There are affidavits by which a parent may voluntarily agree to limit their parental rights. First is the Affidavit of Voluntary Relinquishment, by which the parent agrees that a court should terminate his or her interest to a child. A parent may also sign an Affidavit of Waiver of Interest, by which the parent agrees to give up any interest he or she has to a child.

Even if a father signs either of these affidavits, parental rights are actually not terminated until a judge signs a court order terminating those rights. Voluntary relinquishments on their own are insufficient to terminate fathers rights in Texas, so even if you have signed one of these affidavits, know that you still have rights prior to the issuance of a court order.

Be Informed About Protective Orders

Perhaps the single most damaging weapon that is wielded against fathers during custody disputes is the protective order. These legal orders are frequently issued by courts in situations where claims of domestic violence have been alleged. These legal orders require the subject of the order to cease acts of harm and limit contact between the alleged abuser and his or her victims.

Within the context of custody disputes, research has shown that a staggering 70% of abuse allegations are found to be unnecessary or false. Men bear the brunt of the majority of these allegations, making the defense of fathers rights in Texas even more challenging. Protective orders are far too often used as a tool to separate innocent men from their children.

In order for a protective order to be issued, a minimal “preponderance of evidence” is typically all that is required. Therefore, the claimant merely must establish that it is more likely than not that the alleged abuse took place. Since these orders are done on an emergency basis, also known as “ex parte”, the alleged abuser does not get a chance to defend himself or herself, allowing myriad opportunity for an unscrupulous claimant to take advantage of the justice system.

What to Do in the Event of a False Abuse Claim?

It is critical that fathers understand how to protect themselves against false claims of abuse in order to avoid termination of parental rights in Texas. As soon as you learn of a claim of abuse or the issuance of a protective order, it is critical to act immediately. Contact an attorney who specializes in defending fathers rights in Texas, and share with them all of the information you have regarding the claim.

Your attorney will be best suited to guide you with your defense, but will likely advise you to begin gathering evidence to present at your hearing. Texts, emails, recordings and similar materials may support your case or demonstrate the other parent’s lack of fitness to be custodian of your child. It is not uncommon for men to capture evidence showing that the other parent had been threatening to falsely claim abuse in order to gain an advantage within court proceedings or for other ulterior motives.

Most importantly, make sure to maintain your composure throughout the legal process. Avoid the temptation to lash out at your accuser in response to a false claim, and thereby establishing the poor conduct that the claimant is attempting to attach to you. Follow the protective order as directed while it is in place, and focus your energy on ways to better your situation with your children moving forward. Uphold your equanimity at court hearings and visibly show the court that you are not the abuser that you have been labeled. With the help of your attorney, you should be able to demonstrate to the court that you are a loving, supportive father who deserves parental rights and belongs in the lives of your children.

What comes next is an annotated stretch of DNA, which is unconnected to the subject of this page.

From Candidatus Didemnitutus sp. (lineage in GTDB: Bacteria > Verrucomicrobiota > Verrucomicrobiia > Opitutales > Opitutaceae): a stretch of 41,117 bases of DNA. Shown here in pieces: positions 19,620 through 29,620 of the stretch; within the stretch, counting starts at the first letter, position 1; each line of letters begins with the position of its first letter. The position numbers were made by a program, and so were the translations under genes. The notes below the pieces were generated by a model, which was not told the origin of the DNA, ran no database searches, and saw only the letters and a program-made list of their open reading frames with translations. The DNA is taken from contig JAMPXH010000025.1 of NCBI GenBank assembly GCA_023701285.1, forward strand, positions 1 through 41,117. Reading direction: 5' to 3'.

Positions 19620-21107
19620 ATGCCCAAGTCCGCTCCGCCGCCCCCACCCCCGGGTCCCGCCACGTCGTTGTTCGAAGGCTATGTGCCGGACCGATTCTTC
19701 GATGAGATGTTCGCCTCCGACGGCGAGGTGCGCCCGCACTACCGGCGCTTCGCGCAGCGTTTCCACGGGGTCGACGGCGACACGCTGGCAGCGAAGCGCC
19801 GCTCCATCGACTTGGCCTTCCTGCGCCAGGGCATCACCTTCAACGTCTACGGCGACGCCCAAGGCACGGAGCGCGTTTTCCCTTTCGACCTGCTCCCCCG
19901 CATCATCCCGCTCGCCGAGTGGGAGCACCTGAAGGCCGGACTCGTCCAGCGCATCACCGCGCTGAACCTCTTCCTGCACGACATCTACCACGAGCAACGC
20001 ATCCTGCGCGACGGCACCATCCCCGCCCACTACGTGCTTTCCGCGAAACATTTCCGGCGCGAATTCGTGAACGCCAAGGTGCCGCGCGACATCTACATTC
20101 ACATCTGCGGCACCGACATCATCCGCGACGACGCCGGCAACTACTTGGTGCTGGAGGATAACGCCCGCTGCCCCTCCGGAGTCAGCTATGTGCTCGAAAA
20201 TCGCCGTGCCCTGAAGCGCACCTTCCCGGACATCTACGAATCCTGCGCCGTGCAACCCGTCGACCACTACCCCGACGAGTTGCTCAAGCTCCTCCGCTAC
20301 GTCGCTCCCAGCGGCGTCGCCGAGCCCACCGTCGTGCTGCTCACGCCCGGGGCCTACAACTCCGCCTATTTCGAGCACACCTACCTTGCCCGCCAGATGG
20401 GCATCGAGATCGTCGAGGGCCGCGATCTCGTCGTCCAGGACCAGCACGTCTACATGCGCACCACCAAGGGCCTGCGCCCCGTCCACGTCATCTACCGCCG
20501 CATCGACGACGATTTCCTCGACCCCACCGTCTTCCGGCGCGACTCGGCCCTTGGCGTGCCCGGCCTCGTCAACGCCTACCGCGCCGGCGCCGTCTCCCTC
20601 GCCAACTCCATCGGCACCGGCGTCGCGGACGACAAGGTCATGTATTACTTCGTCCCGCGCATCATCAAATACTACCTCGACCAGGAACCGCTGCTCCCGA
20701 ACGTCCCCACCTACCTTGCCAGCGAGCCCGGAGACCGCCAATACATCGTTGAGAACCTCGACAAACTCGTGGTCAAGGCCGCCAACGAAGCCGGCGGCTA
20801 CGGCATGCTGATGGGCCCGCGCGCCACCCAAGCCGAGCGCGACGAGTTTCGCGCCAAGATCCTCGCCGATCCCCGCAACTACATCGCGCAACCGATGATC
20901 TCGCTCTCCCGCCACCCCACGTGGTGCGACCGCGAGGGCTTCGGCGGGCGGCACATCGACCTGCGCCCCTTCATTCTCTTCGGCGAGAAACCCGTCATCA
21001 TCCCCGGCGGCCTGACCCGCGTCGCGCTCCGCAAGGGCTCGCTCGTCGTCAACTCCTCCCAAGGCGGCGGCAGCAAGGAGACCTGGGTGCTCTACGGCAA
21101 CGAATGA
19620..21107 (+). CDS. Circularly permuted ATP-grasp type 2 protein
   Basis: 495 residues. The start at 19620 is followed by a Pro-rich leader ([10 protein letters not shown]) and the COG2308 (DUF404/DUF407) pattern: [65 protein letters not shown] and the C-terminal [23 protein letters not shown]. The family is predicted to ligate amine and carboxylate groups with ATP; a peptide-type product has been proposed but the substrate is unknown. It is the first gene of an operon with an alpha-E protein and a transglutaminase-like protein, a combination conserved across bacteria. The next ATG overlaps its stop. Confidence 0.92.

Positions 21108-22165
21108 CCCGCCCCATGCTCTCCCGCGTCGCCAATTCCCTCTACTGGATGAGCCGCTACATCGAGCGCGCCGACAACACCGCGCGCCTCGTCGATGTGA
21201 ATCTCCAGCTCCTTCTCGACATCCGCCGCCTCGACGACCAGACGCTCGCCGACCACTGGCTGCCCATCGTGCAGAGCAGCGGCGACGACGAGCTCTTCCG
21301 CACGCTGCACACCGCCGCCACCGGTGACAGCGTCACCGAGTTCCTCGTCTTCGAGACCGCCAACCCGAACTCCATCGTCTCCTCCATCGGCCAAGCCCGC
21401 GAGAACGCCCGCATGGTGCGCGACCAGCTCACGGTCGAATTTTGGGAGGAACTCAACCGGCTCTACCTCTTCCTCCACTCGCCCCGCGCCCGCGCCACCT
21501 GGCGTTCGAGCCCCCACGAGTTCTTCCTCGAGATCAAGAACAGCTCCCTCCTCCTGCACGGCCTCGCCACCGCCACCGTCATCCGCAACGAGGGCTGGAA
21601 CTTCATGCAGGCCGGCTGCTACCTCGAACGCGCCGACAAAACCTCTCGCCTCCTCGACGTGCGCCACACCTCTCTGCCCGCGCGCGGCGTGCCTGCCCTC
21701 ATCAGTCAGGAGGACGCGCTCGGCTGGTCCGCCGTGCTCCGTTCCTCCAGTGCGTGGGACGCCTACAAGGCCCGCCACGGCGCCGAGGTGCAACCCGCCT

Invaluable Father-Child Bond

Too frequently the importance of a child’s bond with their father is understated. Studies have shown that fathers greatly contribute to the well-being and development of their children. When fathers are allowed to be supportive of their children and involved in their lives, language skills, social development, cognition, self-esteem and other developmental markers, show improvement.

The relationships of fathers with their children frequently set the tone for children’s relationships with others throughout their lives. Children who have good relationships with their fathers also tend to have less behavioral problems, including reduced alcohol and drug abuse issues.

If you find yourself facing termination of parental rights in Texas, make sure to find an attorney who appreciates the importance of your fatherly relationship with your child. You will need an advocate who understands the court system and is willing to fight for your rights –not just as a parent, but specifically in your infinitely important role as a father.

Protect Yourself from Termination of parental rights in Texas

Contact Ramos Law immediately if you are dealing with an issue involving potential termination of parental rights in Texas. We will vigorously defend your rights as a father and guide you through the nuanced challenges facing men during difficult child custody proceedings.

Sources:

  1. http://www.statutes.legis.state.tx.us/Docs/FA/htm/FA.161.htm
  2. https://www.census.gov/content/dam/Census/library/publications/2016/demo/P60-255.pdf
  3. http://www.ecdip.org/docs/pdf/IF%20Father%20Res%20Summary%20(KD).pdf
  4. http://www.saveservices.org/downloads/False-DV-Allegations-Cost-20-Billion